Chinese painting Mogu
The technique of painting Mogu is a kind of the Gongbi. But, contrary to Gongbi, it does not trace contours. It is what its name evokes: Mo without and Gu bones.
Material and supports
As for the technique Gongbi, Mo Gu is practised on not absorbing paper (Shu Xuan).
The brushes are the same ones as for Gongbi, but without those which are used to trace contours. Thus we use two special brushes Yang Hao called BaiYun: one to apply the colours and the other, soaked with water, to moderate them and degrade them.
The different stages of painting gongbi
1 The layout of the sketch
Two methods are possible:
The first consists in tracing the sketch on a sheet with a pencil 2B. Then place this sheet under which one you want to paint. You will be able to see the sketch by transparency.
The second method consists in initially tracing the sketch on a usual sheet of paper (Western or Chinese, it does not matter). Then you place this sheet on the paper which you want to paint, the sketch upwards. With the pencil, you trace again on contours in order to leave a print on the sheet under. This one then has slightly printed contours. You can then start to paint it. If printed contours are not sufficiently visible, you can slightly recall them with the pencil 2B. This method is longer, but it makes it possible to not damage the rice paper and also to re-use the draft to remake a similar painting.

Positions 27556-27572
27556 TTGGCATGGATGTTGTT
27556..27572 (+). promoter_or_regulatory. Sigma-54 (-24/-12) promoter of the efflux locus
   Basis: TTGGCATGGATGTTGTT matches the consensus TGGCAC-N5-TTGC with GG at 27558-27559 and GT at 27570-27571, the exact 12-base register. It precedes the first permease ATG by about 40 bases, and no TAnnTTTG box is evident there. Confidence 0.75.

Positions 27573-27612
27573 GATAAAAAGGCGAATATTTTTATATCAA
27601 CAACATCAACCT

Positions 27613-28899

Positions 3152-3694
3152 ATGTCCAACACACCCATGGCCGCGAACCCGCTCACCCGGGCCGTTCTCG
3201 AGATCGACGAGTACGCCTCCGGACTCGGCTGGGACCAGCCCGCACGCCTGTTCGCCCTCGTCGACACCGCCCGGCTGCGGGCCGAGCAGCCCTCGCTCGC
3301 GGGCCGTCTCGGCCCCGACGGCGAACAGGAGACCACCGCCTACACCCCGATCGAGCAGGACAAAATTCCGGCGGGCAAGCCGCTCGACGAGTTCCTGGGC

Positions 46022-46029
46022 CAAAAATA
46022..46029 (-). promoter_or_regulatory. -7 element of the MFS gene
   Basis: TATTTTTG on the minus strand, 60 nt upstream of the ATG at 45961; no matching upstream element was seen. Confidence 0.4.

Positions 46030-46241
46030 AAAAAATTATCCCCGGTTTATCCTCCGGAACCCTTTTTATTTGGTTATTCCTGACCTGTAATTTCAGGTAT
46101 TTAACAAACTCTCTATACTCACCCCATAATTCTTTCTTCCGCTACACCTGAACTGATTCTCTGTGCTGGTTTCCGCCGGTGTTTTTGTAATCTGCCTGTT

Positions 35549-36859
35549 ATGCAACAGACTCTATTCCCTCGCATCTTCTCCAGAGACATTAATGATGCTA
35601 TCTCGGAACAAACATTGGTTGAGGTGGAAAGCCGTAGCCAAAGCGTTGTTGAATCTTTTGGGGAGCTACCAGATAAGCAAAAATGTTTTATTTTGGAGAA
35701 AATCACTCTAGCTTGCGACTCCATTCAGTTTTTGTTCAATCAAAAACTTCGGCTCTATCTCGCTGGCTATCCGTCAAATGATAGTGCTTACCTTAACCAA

2 The application of the colours
It is done in several stages. Before undertaking each stage, it should be taken care that the colours applied previously are quite dry. First you apply the colour with one brush. Then, with the other brush soaked with water you shade and degrade the colours. For two colours, you first make a shade of a colour as described above. When painting is dry, you make a shade of the other colour on the basis of the other side and going in the opposite direction. The techniques are much diversified and vary according to the subjects.